Reimagining global health in the 21st century
May/June 2023 | Volume 22 Number 3
Photo credit: Fogarty International CenterOver a decade ago, the CUGH executive board set out to find a consensus definition of global health. Moderators and panelists at a CUGH 2023 plenary session (pictured) aimed to define it in today's context.
By Judy Coan-Stevens
Over a decade ago, the Consortium of Universities for Global Health (CUGH) executive board set out to find a consensus definition of global health. Their 2009
Towards a common definition of global health, set some parameters around what it meant. Fourteen years later, at the 2023 CUGH conference, Dr. Judith Wasserheit, Fogarty advisory board member and one of the
Lancet paper authors, noted “tectonic shifts" since then, not least of which is the COVID-19 pandemic. In her introduction to the plenary session, “Reimagining global health in the 21st century,” Wasserheit noted, “While there have been advances and improvements, many communities have been left behind, and discussions about equity and decolonization have gained much more traction in recent years."
The session was co-moderated by Wasserheit, fellow Fogarty board member Dr. Maureen Lichtveld, and Acting Fogarty Director Dr. Peter Kilmarx. The panelists were Dr. Ala Alwan, former director of WHO Eastern Mediterranean Region and former Iraqi Minister of Health; Dr. Tahmeed Ahmed, executive director of icddr,b, Bangladesh; Dr. Patricia García, former dean of Universidad Peruana Cayetano Heredia and former Minister of Health, Peru; and Dr. Melissa Salm, postdoctoral fellow at the Center for International Security & Cooperation, Stanford University.
The panelists offered their thoughts on how the definition has changed over the last two decades. Salm commented that, “Health is so much more than the absence of disease." She asked the audience to consider a One Health approach that, “decenters the human in global health as animal, environmental, and human health are all factors to be considered."
When panelists were asked what keeps them up at night and what two aspects of global health are still working, Ahmed answered, “If we cannot combat inequity, we cannot do global health." Alwan commented that the global health community must keep and reinforce effective cooperation with low- and middle-income countries (LMICs). Salm added that the global health community needs to ask, “who decides what is a global health priority and which solutions to pursue."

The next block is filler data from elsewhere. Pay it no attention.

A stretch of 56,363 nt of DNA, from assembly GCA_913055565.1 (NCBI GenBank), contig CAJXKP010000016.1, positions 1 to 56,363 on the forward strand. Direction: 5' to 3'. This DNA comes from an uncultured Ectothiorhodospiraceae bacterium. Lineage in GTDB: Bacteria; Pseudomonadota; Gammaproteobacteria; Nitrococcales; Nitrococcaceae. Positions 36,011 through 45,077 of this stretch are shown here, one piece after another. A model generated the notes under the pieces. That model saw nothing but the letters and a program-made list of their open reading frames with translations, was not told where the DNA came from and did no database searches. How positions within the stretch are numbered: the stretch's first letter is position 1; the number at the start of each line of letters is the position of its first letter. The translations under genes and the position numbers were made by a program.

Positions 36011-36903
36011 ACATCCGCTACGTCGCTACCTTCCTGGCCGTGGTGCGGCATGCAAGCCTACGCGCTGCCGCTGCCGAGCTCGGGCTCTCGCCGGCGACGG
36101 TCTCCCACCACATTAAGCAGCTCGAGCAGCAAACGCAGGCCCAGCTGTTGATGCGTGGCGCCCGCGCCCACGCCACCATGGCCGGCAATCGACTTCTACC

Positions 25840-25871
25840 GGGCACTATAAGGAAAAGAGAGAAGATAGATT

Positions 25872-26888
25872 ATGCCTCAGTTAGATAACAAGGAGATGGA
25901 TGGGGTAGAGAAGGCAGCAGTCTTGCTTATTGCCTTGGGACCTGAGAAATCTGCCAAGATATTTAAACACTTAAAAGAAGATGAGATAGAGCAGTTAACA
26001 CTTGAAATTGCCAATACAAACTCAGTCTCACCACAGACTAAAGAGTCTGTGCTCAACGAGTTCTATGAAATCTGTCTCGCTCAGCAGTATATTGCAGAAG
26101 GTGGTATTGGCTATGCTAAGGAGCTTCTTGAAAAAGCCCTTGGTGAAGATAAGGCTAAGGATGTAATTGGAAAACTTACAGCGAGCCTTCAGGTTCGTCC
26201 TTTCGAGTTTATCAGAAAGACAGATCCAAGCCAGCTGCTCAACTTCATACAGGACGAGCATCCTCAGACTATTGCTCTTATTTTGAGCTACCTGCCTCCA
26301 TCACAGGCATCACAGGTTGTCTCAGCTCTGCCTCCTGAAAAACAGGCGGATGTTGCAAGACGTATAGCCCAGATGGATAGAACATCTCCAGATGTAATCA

Garcia echoed Salm's sentiment by stating that she's worried by the “asymmetry of power and funding" in global health, and while this may be improving, the community is “still not allowing local actors to be empowered." Garcia also believes there isn't enough focus on prevention and intervention in global health practice, noting that the focus is often only on biomedical solutions. Alwan added that the increasing engagement of non-state actors like GAVI and the Global Fund is another sign of change. “Today we see more global health partners operating than 20 years ago," said Alwan. “But the downside is there are no clear goals when there is competition, a lack of coordination, and repetition."
The panelists had diverging definitions when asked what makes something a global health issue. Ahmed and Alwan agreed that the burden should be substantial and transcend boundaries, while García believes global health means sharing cooperative ways of solving problems across countries. Salm added, “Global health is a model that interconnects global entities to respond to emergencies." The panelists also discussed the potential of artificial intelligence and machine learning to solve global health problems, but emphasized the need for these technologies to be designed by and for local communities.
Regarding what changes are needed in the field, Ahmed offered that institutions should move from theoretical to practical, field-based work, and Alwan stressed, “I would like to see more implementation science research taking place within ministries of health." García suggested standing up more regional health agencies, like Africa CDC, to shift global health practice out of high-income countries.
Lichtveld closed the discussion by saying, “We must engage, collaborate, and invest, address asymmetries of power, and ask ourselves if global health is just an organizational model and if emergency preparedness, implementation science, and One Health are essential to global health. We must remember that global health is linked to government and governance, and finally, we must address who will be responsible for global health in the future."
The discussion is continuing, and panel members plan to write a paper or series of papers on the topic in the coming months.
Updated June 14, 2023
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